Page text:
Paper Productions  is a collection of handcrafted lights created by artisans in Ahmedabad, India and the outcome of one of Pia’s collaborative development projects. On invite from House of MG, a hotel and lifestyle company in Ahmedabad, Pia spent six weeks working at the Khalamkush Paper Factory in India. The factory uses traditional paper making techniques, making its own paper pulp from cotton rags. In this way it is completely self-sufficient, both from the material making to the pressing and processing of the finished paper sheets.

Gunghat Light Cluster, Paper Productions Lights, Pia Wüstenberg

To create the Paper Productions lights, paper was draped and moulded onto various objects, many sourced from the vibrant old market in Ahmedabad. This includes balloons and funnels, creating different lamp shapes, all extremely delicate and lightweight. Some have an additional wire ornament, others are simply comprised of the paper shade, equipped with a small LED light.

Paper Making Station with Vaishali and Dimple, Paper Productions Lights, Pia Wüstenberg

The lights combine in clusters, creating a beautiful effect akin to that of jellyfish swimming underwater. There is beauty in their soft and graceful positioning and in the way they have been produced, and these are two key elements in Pia’s designs. She reinvents the use of materials, creating an object that stands for its present use but also the history behind its making. Pia believes that: “The contrast and overlap of these stories make up the life of the object, and are valued equally.”

Ful Light Cluster, Paper Productions Lights, Pia Wüstenberg

Paper Productions is not just a beautiful collection of lights, it tells a story of the tradition of paper making and the people in Ahmedabad. It will also continue to be made by the artisans Pia worked with and so it is important that the project is shared with a wider audience to promote their skills and provide continuing work. It will be showing at the Kraft Work Exhibition at the Aram Gallery in London and for WIN’s international readers and Pia’s other collections will also be shown at Design Shanghai and at EDIT by designjunction in Milan. We highly recommend going along, or just reading more about Pia’s brilliant work!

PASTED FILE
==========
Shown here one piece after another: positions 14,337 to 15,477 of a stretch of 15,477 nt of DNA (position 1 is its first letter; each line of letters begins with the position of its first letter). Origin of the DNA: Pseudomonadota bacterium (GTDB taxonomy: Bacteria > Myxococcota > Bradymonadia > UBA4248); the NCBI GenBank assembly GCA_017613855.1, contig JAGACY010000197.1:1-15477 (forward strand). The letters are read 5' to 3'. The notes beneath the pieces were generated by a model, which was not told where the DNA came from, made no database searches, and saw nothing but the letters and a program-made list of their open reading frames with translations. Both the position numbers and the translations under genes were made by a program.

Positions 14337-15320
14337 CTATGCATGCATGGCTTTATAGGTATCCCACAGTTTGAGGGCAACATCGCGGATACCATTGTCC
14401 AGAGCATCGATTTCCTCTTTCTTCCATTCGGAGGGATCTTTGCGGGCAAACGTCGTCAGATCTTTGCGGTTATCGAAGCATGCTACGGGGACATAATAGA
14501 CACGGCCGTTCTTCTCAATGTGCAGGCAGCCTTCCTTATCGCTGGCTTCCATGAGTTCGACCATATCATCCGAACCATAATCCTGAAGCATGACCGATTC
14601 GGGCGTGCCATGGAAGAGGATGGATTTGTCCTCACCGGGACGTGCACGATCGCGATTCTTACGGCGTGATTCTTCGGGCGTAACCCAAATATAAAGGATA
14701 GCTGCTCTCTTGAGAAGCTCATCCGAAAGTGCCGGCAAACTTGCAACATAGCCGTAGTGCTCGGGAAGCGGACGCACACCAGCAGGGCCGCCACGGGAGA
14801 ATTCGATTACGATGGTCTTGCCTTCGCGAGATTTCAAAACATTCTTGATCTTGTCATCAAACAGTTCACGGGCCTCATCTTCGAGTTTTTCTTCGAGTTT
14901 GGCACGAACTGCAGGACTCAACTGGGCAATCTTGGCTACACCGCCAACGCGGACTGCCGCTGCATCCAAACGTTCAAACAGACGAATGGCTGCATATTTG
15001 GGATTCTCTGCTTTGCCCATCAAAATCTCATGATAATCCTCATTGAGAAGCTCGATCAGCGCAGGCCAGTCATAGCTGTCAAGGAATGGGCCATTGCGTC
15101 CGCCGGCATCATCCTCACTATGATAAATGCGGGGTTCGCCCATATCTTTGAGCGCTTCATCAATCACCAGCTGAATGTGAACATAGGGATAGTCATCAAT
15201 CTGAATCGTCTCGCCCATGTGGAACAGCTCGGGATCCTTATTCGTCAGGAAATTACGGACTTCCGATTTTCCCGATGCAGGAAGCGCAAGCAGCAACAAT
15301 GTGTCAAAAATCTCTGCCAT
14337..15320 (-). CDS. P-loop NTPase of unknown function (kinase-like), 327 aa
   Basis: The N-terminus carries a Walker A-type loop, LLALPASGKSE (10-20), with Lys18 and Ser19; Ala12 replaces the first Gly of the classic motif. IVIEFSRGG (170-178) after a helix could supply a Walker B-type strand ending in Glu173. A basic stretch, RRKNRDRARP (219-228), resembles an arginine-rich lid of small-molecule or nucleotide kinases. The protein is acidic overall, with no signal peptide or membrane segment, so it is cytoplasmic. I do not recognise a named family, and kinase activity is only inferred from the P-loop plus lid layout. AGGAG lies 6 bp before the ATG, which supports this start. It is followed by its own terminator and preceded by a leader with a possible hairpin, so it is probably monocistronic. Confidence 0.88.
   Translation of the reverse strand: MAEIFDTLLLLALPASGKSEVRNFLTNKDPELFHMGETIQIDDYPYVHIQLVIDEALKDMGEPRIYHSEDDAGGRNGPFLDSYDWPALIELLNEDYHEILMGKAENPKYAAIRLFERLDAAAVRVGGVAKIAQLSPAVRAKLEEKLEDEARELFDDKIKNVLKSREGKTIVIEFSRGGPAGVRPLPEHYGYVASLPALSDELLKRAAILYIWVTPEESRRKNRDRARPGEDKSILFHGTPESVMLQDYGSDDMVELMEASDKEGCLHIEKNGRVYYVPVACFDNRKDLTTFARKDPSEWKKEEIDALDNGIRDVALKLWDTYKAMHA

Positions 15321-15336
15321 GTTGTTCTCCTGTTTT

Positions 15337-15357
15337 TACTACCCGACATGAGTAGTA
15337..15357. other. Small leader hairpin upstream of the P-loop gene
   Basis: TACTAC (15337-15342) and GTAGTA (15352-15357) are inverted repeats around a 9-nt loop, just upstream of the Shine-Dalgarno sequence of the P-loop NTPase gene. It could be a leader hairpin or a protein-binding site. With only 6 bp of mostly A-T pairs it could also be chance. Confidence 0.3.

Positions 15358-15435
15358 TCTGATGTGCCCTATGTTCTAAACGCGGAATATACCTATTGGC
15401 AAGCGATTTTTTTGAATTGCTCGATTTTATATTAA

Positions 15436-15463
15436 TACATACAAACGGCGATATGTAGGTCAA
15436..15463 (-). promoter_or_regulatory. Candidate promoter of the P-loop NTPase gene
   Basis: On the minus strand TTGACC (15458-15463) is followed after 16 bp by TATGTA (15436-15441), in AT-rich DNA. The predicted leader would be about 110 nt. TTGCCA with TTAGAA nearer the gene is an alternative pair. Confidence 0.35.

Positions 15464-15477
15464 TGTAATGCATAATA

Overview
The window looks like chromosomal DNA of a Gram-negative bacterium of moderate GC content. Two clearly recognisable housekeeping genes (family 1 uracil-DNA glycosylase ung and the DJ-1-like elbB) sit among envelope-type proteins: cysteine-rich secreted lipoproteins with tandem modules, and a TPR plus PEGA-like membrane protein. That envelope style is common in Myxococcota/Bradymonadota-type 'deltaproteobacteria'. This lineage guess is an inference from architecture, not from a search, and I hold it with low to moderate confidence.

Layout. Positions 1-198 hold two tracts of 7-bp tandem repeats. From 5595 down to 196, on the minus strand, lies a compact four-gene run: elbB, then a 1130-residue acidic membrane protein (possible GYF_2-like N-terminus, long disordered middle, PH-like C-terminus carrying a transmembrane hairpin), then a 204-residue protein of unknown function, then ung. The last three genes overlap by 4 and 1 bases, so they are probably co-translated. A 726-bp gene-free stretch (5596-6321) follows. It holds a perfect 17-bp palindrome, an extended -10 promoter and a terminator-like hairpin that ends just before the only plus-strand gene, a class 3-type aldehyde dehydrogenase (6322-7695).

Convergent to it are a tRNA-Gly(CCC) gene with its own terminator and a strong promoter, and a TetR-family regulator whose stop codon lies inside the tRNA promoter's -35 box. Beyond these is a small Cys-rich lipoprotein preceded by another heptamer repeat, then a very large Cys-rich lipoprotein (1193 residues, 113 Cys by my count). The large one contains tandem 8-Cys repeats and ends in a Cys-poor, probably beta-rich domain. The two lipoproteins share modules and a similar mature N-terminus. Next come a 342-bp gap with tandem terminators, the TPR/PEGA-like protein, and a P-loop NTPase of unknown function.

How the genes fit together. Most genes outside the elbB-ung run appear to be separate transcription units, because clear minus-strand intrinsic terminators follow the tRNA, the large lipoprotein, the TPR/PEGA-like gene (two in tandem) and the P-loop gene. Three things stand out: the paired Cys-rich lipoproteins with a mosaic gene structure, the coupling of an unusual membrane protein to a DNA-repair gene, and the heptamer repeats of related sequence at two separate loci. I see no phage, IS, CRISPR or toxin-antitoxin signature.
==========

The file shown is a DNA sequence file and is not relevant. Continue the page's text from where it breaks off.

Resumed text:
Ful Light Cluster, Paper Productions Lights, Pia Wüstenberg

Happy Birthday Bourgie!

Posted on February 4, 2014 by Liz

A lamp with an unmistakable style and a veritable Kartell best seller; Ferrucio Laviani’s Bourgie admirably combines classicism, richness and tradition with innovation and irony. With a Baroque style, a wide shade with plissé effect that sets up a myriad play of reflections when lit and an attachment that allows it to be raised or lowered by the user, this is a lamp that is all about transformation. It is a decorative desk lamp and simple living room lighting, a sculpture but also a reading lamp that lends itself to many uses and as such is itself a strong communicator. It is no surprise that with the coming of its tenth anniversary of being in production, the team at Kartell decided to do something special for Bourgie.

Kartell goes Bourgie by Patricia Urquiola

This birthday celebration to pay tribute to twenty years of collaboration with Laviani and ten years of Bourgie, whilst also sparking the creative minds of the brilliant designers at Kartell, called for the team to reinterpret the lamp in a new and fun way. The result is a collection of 14 versions that are currently part of a travelling exhibition. The lamp has in the short time from 2004 to the present become somewhat of a veritable design icon, a transversal and eclectic lamp that shines in any context from the contemporary to the classic. As such, it was the perfect product to play with for designers Patricia Urquiola, Piero Lissoni, Front, Mario Bellini, Alberto Meda, Lenny Kravitz, Philippe Starck, Eugeni Quitllet, Christophe Pillet, Nendo, Tokujiin Yoshioka, Patrick Jouin, Ludovica+Roberto Palomba and Rodolfo Dordoni. Together they pushed the boundaries of design and suggested alternative interpretations and executions.

Kartell goes Bourgie by Philippe Starck

Starck chose an ironic interpretation, decorating the lamp with costume jewellery and stereotypically French symbols such as The Eiffel Tower, while Pillet dressed it in an elegant all black dress of matte felt. Front suggested a sort of genetic mutation, heating up its front to reshape, creating a lamp that leans over your shoulder to give you light whilst you read.

Kartell goes Bourgie by Front

Urquiola disassembled Bourgie’s base and suspended its parts as a chandelier, deconstructing the lamp to reform it as a pendant light. Meanwhile, Bellini fashioned two into a standard lamp complete with coat hooks and umbrella stands. Nendo had a subversive take on the original, turning it upside down and rotating the silhouette, so that their two lamps together form a space that is the upside down Bourgie lamp. They also inverted the name, christening their sculptural piece ‘Eigruob’.

Kartell goes Bourgie by Nendo